The Rufe’s Basement

I went to my 50th high school reunion just a bit ago. I wasn’t going to attend because my closest friends wouldn’t be there. Tom died decades ago; Don decades after that, and I found out the day before the reunion that Drew had also died. Turns out I’m the last man standing. Should have started a tontine.

But a relentless campaign at almost the felony level by one of the organizers forced my surrender. And I’m glad, because it turned out great, just great. I got to say something to someone I’ve wanted to say for fifty years. You know who you are. I reforged a friendship with someone I’d abandoned years ago, Carol. And I was completely surprised by someone else, Barbara. 

There were 405 of us in that class, and only about 100 showed up. Out of that 405, 88 have already died. That gives us a mortality rate of about 22%. Not looking good for the home team.

I’m not going to show you any pictures because it would look like outtakes from the Night of the Living Dead. Not going into specifics because we only knew each other, and you know only each other, and you don’t want to hear boring stories of glory days. But I did realize something; I don’t want to go back and do it all over. Oh no, not at all. I had some really bad times in high school. But I do want to go to the Rufe’s basement.

The Rufe’s lived across the street from my apartment complex. The Rufe’s daughter periodically rounded up all the orphans living there and herded us into the basement. It became our hangout, our sanctuary. Home. Mrs. Rufe fussed over us and fed us and Mr. Rufe teased us and was always there to listen and it was a family. It’s why I love That 70s Show so much. It was just like that.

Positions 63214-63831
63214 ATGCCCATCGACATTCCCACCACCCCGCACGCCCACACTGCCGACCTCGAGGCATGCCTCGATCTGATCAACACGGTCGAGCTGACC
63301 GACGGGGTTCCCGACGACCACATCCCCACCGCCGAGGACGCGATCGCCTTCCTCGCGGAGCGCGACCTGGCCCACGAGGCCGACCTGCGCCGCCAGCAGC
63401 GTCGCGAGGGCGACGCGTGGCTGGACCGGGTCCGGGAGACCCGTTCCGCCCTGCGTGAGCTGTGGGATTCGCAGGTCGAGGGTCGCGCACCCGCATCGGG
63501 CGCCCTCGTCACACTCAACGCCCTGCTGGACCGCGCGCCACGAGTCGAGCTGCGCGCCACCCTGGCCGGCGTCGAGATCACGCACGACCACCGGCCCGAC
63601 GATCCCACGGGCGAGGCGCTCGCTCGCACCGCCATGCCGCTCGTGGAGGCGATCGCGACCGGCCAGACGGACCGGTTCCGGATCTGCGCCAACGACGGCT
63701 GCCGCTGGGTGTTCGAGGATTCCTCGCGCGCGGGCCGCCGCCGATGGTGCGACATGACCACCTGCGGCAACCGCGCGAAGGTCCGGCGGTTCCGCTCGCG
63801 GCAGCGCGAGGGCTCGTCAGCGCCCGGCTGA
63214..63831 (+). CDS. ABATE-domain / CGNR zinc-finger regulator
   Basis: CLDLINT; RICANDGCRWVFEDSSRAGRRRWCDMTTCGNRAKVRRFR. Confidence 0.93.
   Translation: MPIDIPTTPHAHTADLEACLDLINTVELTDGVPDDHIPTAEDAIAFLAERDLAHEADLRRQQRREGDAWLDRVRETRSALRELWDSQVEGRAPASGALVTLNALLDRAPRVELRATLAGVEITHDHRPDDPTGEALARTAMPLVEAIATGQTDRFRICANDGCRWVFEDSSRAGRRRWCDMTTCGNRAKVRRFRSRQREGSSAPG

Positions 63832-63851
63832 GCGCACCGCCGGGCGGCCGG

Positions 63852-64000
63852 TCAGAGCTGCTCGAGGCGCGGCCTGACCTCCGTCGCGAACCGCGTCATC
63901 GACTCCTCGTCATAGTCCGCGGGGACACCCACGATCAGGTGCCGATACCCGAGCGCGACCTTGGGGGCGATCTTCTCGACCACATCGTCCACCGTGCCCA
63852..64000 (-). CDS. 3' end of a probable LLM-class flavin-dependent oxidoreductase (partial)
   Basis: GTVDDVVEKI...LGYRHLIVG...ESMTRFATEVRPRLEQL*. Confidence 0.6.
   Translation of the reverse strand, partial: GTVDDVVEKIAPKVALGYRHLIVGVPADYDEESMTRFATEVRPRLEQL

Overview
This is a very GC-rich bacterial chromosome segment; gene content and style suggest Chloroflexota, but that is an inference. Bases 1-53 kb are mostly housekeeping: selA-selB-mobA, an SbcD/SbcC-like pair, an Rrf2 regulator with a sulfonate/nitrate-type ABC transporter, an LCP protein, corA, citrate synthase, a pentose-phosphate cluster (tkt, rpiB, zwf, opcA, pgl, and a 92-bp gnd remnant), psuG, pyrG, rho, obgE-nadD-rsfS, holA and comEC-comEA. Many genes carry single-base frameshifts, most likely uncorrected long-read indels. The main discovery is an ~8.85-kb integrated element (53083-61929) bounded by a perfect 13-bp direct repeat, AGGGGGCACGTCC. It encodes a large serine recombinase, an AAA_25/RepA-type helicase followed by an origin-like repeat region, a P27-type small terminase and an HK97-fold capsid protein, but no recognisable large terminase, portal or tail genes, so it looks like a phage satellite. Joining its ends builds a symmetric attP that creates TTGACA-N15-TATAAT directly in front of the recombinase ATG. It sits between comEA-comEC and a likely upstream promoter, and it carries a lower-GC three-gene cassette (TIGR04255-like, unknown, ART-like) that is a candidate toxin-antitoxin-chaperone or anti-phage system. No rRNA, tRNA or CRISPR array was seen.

I had two other safe havens: Don’s house and the Willingboro Karate Club, and I moved between all three of them seeking shelter from the storm (enough with the song references!).  I guess I had a rather traumatic childhood and adolescence, and it was the Rufe’s, Don, and Forrest who helped me survive it.

But as much as I would really like going back to the Rufe’s basement, the current owners would probably call the police. And I’m not really sure what that would accomplish, anyway. No doubt, it’s now filled with old furniture and our wall carvings have been plastered over, so what’s to see? Somebody’s old stash hidden behind the water heater?

No. I think what I really want, what everyone wants, is the sense of it, the peace and satisfaction of it. It was a place where all your crazy friends did crazy things and you just wished the night would go on forever. Man, I miss that. You do, too. All of you had a place like that. It might have even been your home. And we all want to go back.

And. you know, you may think I’m crazy, but that next morning when I was sitting on my brother’s porch sipping his really sucky coffee thinking about all this, I heard a word, probably in my mind but I’d like to think it was whispered in my ear: “Wait.” Just have to wait. In whatever method and at whatever time, we’re all going back to the Rufe’s basement. Don, Drew, and Tom are all there now, warming the place up.

So Jane, George, Butch, Bob, Jayne, Selina, Karen, Wash, Kathy, Carol, Marie, Kevin? I’ll see you all there. Got dibs on the big couch.

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